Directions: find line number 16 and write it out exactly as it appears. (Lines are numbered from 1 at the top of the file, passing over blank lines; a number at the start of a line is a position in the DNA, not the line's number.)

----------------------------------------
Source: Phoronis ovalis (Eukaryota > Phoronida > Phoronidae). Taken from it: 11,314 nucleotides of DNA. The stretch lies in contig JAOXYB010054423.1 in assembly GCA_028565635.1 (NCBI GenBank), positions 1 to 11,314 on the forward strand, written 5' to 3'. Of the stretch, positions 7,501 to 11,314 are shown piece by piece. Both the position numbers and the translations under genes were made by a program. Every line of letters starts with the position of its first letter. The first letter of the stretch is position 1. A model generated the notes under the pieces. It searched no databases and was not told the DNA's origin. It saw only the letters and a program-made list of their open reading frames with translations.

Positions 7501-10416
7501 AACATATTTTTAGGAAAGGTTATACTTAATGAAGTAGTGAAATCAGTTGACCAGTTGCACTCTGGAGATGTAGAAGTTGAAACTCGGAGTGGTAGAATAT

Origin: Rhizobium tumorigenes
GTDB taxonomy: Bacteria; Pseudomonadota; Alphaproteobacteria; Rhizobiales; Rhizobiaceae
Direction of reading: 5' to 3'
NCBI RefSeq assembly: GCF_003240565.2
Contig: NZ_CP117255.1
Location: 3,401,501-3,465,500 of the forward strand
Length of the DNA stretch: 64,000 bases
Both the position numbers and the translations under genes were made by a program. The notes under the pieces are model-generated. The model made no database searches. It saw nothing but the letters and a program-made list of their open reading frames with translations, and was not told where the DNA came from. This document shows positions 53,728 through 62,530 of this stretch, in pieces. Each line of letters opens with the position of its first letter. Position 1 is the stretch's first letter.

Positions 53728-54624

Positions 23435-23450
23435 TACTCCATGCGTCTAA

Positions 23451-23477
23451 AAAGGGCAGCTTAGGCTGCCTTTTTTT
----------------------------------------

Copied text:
23451 AAAGGGCAGCTTAGGCTGCCTTTTTTT